Therapist Affect Phobia: Reflections from Kristin Osborn from our 2 Day Virtual Conference

On Saturday, March 21st and Sunday, March 22nd with only 5 days of preparation, I hosted a 2 day virtual event: Introduction to Affect Phobia Therapy: Our Patients, Our Own and Our Work with Clients organized with the help of Dr. Alexander BeeBee and Dr. Bruce Spring of the West Coast ISTDP Consortium (WIC). This event was originally supposed to take place in Los Angeles, but as the world witnessed the spread of COVID-19 it was clear that an in-person conference wasn’t going to happen.

With the emerging international crisis, we mobilized quickly to move my stage from Los Angeles to the comfort of my home in Boston. We changed the event to an online event, upgraded my Zoom account, and sent an announcement through our mailing list, listserv, and social media.

I quickly scrambled to adjust my presentation and schedule to include guest speakers, shorter video segments, an increased focus on working remotely and therapist self care. For example, I discussed how to use the Zoom video-conferencing platform in these unusual times, focusing on a patient who, for various reasons, had to do her session with me from a (parked) car.

Behind the scenes, Alex and Bruce confirmed that we could still offer CME and CE credits and introduced my assistant, Lori Cogliano, to Eventbrite. Once on Eventbrite, Lori asked participants to sign a privacy notice that Steve Shapiro helpfully shared with us as well as a process to ensure that attendees were mental health professionals. She then sent an invitation to participants to join our Zoom meeting.

Over 60 health care professionals attended both days from all over the world and a number of countries including Trinidad, Ireland, Sweden, Denmark, Norway, Canada and Italy!

On the first day, we focused on learning the basics of APT. One of the highlights was welcoming the President of the IEDTA, Dr. Allan Abbass, as our guest speaker. His presence was reassuring and inspirational as he explained that our current crisis may help some of our patients experience emotional breakthroughs even if we are working online. Bruce played his harmonica at the end of each break and we found a way to get to know one another by introducing ourselves, commenting in the chat window, or simply asking questions of each other. The first day ended with a sense of victory- somehow, someway, we all came together.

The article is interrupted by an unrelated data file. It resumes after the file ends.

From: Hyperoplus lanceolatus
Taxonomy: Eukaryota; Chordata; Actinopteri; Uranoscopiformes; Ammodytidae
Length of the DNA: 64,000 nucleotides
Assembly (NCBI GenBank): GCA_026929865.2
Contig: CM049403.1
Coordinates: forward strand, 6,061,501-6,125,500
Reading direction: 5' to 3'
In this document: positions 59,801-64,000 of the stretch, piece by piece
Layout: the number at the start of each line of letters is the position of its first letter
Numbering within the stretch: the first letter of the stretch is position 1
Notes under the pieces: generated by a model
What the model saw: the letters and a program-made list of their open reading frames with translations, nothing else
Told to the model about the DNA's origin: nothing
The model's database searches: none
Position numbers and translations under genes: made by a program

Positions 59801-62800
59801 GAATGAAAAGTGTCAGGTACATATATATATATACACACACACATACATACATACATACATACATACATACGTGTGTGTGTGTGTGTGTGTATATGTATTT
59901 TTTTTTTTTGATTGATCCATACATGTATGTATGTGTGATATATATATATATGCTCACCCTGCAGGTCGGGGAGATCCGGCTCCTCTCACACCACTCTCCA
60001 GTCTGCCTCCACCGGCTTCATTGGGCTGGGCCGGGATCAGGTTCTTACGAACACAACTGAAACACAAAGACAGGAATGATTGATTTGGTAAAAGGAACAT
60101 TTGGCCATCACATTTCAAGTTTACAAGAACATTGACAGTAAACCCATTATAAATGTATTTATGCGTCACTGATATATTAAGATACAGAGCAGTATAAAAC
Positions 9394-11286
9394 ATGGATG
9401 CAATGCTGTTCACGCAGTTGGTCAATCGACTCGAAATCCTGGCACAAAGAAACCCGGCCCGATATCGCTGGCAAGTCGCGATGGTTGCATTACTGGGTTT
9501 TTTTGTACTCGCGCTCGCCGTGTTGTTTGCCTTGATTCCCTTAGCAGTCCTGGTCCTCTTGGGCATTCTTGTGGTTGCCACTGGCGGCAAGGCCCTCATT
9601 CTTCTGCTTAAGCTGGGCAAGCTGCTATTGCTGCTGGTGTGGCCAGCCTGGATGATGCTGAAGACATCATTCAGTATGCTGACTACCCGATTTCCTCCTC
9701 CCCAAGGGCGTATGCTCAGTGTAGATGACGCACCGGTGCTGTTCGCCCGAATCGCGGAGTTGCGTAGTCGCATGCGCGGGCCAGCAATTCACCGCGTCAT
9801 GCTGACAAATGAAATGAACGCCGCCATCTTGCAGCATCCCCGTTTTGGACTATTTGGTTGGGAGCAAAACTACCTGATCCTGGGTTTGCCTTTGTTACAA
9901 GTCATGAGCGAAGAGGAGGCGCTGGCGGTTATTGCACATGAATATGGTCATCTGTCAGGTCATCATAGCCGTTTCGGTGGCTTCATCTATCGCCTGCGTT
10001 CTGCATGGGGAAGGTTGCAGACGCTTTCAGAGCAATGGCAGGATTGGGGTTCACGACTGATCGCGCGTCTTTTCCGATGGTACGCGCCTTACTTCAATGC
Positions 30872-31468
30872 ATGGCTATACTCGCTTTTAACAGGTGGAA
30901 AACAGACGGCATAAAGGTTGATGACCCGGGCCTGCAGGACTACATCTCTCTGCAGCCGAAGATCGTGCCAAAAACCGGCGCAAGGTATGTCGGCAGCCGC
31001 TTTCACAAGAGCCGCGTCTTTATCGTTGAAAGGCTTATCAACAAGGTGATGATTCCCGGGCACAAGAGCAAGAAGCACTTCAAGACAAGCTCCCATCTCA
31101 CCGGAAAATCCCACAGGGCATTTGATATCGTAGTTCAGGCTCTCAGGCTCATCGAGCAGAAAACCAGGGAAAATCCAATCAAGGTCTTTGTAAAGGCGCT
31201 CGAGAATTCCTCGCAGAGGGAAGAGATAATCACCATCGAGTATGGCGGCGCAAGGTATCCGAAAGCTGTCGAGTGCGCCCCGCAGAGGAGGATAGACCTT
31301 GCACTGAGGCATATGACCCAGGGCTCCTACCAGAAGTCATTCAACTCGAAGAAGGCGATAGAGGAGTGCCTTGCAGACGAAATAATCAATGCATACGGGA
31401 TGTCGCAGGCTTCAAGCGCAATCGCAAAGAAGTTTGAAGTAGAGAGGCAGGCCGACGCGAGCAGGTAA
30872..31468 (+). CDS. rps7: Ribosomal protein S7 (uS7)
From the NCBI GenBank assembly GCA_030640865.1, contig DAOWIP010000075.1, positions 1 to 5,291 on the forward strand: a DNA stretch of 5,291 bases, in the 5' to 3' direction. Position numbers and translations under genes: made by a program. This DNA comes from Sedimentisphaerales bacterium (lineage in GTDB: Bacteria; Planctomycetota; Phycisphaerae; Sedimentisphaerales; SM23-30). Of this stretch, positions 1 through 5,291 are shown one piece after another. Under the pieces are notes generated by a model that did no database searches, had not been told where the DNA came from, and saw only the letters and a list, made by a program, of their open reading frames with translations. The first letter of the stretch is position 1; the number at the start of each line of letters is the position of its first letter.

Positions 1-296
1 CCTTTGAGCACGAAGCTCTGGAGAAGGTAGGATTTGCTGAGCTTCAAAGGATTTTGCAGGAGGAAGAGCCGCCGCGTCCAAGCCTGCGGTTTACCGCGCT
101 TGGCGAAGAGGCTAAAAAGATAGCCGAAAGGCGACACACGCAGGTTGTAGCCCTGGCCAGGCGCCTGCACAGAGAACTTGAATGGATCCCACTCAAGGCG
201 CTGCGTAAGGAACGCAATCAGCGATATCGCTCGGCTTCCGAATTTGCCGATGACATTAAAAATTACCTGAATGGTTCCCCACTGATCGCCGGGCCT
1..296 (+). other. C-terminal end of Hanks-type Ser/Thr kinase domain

On the second day, we directed our focus to working remotely and exploring Therapist Affect Phobia. Jenny Svebeck of Stockholm University, shared her experiences as a trainee in the Stockholm Certified APT™-Core Training and brought us through her process of identifying and resolving a conflict she had with the emotions of anger and sadness. Dr. Robert Neborsky joined us as a guest speaker and addressed how the pandemic and working remotely impacts the process of psychotherapy. He left the audience with the sense that we have an opportunity to create change right now in our patients lives. We also welcomed Jeremy Osborn, an online education expert, who demonstrated how to create secure meetings in Zoom platform, a process many of are still getting used to. As a finale, one of the participants from Canada pulled out her guitar and sang the 14th century hymn All Shall Be Well by Julian of Norwich, a nun writing in the aftermath of the Black Plague.

As I reflect on these two virtual days, I’m glad that we went forward with the event as the Zoom platform helped me create a surprisingly intimate and interactive atmosphere.

Inspired by the dedication and spirit of the attendees, I decided to launch our first ever Therapist Affect Phobia Community Hour the day after the conference ended and was pleasantly surprised that over 22 clinicians from round the world decided to join us.

My hope is that I can help clinicians and researchers develop a deeper understanding of the tremendous role their own emotional capacity plays in the process of psychotherapy. So I’m going to continue offering what I’ve learned over the years about Therapist Affect Phobia and create a community to offer connection, support, exploration and discussion.

It’s time for health care professionals to be aware that there are two important persons in the room, the patient and themselves!

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